On its most fundamental level, film editing is the art, technique, and practice of assembling shots into a coherent sequence.
Film Editing Glossary
A visual transition created in editing in which one shot is instantaneously replaced on screen by another.
Editing that creates action that flows smoothly across shots and scenes without jarring visual inconsistencies. Establishes a sense of story for the viewer.
Cutting back and forth quickly between two or more lines of action, indicating they are happening simultaneously.
A gradual scene transition. The editor overlaps the end of one shot with the beginning of the next one.
The work of selecting and joining together shots to create a finished film.
errors of continuity
Disruptions in the flow of a scene, such as a failure to match action or the placement of props across shots.
A shot, normally taken from a great distance or from a “bird’s eye view,” that establishes where the action is about to occur.
The matching of eyelines between two or more characters. For example, if Sam looks to the right in shot A, Jean will look to the left in shot B. This establishes a relationship of proximity and continuity.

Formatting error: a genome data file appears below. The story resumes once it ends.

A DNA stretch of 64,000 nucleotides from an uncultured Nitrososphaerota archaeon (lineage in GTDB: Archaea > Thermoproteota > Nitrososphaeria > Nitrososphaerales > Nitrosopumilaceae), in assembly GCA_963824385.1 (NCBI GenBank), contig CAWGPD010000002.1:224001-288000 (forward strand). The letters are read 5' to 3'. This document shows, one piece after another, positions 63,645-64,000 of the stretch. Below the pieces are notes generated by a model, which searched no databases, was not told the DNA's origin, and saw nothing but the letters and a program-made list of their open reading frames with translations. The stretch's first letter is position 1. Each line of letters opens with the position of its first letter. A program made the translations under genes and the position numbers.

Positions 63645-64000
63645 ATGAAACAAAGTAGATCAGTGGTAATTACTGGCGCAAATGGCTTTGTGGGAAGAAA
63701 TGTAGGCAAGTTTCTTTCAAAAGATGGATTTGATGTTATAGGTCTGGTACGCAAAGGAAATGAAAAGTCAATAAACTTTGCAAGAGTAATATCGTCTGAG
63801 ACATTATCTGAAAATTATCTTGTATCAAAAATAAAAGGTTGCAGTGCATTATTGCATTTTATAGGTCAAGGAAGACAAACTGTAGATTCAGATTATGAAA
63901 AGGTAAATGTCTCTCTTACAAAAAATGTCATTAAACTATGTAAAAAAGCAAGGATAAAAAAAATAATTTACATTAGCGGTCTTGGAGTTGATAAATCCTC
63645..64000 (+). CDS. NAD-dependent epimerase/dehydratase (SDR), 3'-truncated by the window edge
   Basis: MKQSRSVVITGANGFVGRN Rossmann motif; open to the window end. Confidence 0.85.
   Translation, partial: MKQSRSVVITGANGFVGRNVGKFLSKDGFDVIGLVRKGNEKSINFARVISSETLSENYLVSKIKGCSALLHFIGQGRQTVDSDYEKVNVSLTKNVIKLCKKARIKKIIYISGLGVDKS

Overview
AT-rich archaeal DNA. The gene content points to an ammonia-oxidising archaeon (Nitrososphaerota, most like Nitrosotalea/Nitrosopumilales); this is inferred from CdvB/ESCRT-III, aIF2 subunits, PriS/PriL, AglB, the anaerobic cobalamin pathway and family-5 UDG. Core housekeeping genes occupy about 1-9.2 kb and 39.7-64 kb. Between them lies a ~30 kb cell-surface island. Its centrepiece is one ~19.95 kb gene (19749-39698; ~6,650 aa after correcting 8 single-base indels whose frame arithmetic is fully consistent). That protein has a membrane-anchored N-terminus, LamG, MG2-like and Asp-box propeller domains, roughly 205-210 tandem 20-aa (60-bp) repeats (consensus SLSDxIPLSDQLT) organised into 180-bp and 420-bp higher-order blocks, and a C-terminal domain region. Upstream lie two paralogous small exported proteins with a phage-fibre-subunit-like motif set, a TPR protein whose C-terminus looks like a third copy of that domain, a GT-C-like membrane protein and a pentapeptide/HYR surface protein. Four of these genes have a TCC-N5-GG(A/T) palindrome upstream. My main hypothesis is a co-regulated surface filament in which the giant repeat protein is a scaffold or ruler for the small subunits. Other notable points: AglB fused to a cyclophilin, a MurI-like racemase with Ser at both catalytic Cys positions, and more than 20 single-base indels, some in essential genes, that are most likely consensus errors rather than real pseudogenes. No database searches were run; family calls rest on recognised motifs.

A visual transition between shots or scenes that appears on screen as a brief interval with no picture. The editor fades one shot to black and then fades in the next. Often used to indicate a change in time and place.
The finished edit of a film, approved by the director and the producer. This is what the audience sees.
Visible on screen as a circle closing down over or opening up on a shot. Seldom used in contemporary film, but common during the silent era of Hollywood films.
A cut that creates a lack of continuity by leaving out parts of the action.
A cut joining two shots whose compositional elements match, helping to establish strong continuity of action.
Scenes whose emotional impact and visual design are achieved through the editing together of many brief shots. The shower scene from Psycho is an example of montage editing.
The editor’s first pass at assembling the shots into a film, before tightening and polishing occurs.
A long take that extends for an entire scene or sequence. It is composed of only one shot with no editing.
shot reverse shot cutting
Usually used for conversation scenes, this technique alternates between over-the-shoulder shots showing each character speaking.
Visible on screen as a bar travelling across the frame pushing one shot off and pulling the next shot into place. Rarely used in contemporary film, but common in films from the 1930s and 1940s.